Posts Tagged “ireland”

Savita Halappanavar, who was found to be miscarrying when admitted, died of septicaemia at University Hospital Galway, via the Irish TimesAs if anyone needed further proof how reprehensible the Roman Catholic Church’s dogmatic approach toward women is, here’s one more sterling example. The Irish Times reports on a woman who died because a hospital’s allegiance to the R.C. Church was stronger than its desire to keep her alive (WebCite cached article):

Savita Halappanavar (31), a dentist, presented with back pain at the hospital on October 21st, was found to be miscarrying, and died of septicaemia a week later.

Her husband, Praveen Halappanavar (34), an engineer at Boston Scientific in Galway, says she asked several times over a three-day period that the pregnancy be terminated. He says that, having been told she was miscarrying, and after one day in severe pain, Ms Halappanavar asked for a medical termination.

This was refused, he says, because the foetal heartbeat was still present and they were told, “this is a Catholic country”.

She spent a further 2½ days “in agony” until the foetal heartbeat stopped.

Sadly, this proved to too late for Ms Halappanavar; she died of septicemia a few days later.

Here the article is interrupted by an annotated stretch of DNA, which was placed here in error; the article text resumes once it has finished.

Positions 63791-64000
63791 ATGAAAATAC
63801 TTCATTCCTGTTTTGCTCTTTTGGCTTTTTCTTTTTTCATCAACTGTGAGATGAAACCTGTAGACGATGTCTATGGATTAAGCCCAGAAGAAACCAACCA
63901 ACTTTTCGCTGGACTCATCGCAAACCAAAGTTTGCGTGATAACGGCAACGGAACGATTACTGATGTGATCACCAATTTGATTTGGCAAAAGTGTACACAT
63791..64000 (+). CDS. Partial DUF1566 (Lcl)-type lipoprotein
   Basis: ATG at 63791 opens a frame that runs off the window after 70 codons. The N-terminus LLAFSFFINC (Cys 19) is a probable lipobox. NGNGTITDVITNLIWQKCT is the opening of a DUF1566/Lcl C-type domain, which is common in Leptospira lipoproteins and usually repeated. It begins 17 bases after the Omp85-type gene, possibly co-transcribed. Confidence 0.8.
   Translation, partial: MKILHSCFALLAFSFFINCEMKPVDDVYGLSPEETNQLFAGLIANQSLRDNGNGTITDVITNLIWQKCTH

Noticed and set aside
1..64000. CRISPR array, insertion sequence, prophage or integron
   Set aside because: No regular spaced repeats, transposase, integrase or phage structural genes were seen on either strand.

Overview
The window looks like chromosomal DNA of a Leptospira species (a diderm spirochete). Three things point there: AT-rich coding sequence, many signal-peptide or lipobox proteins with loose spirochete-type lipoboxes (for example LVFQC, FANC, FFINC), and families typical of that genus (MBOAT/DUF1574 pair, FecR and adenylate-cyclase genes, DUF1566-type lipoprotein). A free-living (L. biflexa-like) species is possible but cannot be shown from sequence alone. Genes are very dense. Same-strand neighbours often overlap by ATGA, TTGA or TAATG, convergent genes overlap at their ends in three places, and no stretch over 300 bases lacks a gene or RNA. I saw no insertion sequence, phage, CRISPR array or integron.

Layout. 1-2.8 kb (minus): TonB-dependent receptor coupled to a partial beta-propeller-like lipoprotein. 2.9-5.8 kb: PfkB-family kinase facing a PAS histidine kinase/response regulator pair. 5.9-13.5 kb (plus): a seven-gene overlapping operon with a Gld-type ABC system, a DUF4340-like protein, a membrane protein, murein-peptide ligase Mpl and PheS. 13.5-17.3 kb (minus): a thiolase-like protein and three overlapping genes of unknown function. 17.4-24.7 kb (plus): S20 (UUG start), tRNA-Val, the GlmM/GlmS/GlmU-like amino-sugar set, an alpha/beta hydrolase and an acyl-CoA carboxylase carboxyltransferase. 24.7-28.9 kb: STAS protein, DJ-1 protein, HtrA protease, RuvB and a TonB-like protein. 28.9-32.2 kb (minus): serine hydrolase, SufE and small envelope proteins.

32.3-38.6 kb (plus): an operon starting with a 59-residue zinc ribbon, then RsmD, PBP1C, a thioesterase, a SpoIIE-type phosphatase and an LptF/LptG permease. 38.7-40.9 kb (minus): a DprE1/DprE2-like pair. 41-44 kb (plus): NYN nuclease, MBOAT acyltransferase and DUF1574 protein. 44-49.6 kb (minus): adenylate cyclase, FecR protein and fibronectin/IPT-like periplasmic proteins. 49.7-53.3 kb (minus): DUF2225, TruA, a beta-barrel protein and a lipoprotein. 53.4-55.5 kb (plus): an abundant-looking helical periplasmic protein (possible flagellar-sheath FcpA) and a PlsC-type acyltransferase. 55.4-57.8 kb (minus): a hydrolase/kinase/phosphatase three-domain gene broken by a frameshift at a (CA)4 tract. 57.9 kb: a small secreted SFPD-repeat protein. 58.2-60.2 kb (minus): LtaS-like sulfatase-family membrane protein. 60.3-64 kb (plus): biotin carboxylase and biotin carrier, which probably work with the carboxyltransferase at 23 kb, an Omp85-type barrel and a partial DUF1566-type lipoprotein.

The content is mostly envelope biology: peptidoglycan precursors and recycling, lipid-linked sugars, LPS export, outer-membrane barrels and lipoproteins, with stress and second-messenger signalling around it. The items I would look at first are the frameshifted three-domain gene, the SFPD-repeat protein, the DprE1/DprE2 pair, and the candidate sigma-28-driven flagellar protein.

I’m not sure, but I don’t think University Hospital Galway is Catholic Church-owned or -operated. So this might not be a case where the Church directly and on its own orders caused Ms Halappanavar’s death. Nevertheless, even if it’s not, Catholicism taught the fiercely dogmatic medical philosophy which was applied here, so Church culpability is unavoidable.

I have to ask all of you supposedly “pro-life” Catholics out there who are proud to trumpet that “all life is sacred” and that’s why you militate against any and all kinds of abortion: Please explain how and why your Church’s policy, in this case, did anything to protect “life”? In the name of protecting a dying fetus — which you claim is a “life” than must be saved — you ended up losing both that fetus and the mother who carried it. So whose “life,” here, was protected? I want to know how that “pro-life” policy works, when by your own definitions of “life,” two lives were lost in this case, one inevitably, the other needlessly.

I dare you to explain this. Really. Honest. If you truly believe your Church’s doctrines have any veracity, and if you’re secure in your “pro-life” beliefs, then you should have no problem doing so. So go ahead. Do it. The comment box below is available for you, so get to work and explain this. If you dare.*

Note that this event puts the lie to (now lame-duck) Rep. Joe Walsh’s claim that medical advances have made it so that it’s never necessary to abort a fetus in order to save a woman’s life. We all knew he was talking out his misogynistic, religiofascist ass when he made that comment, but this example provides verifiable, incontrovertible — and horrific — evidence that he was absolutely wrong.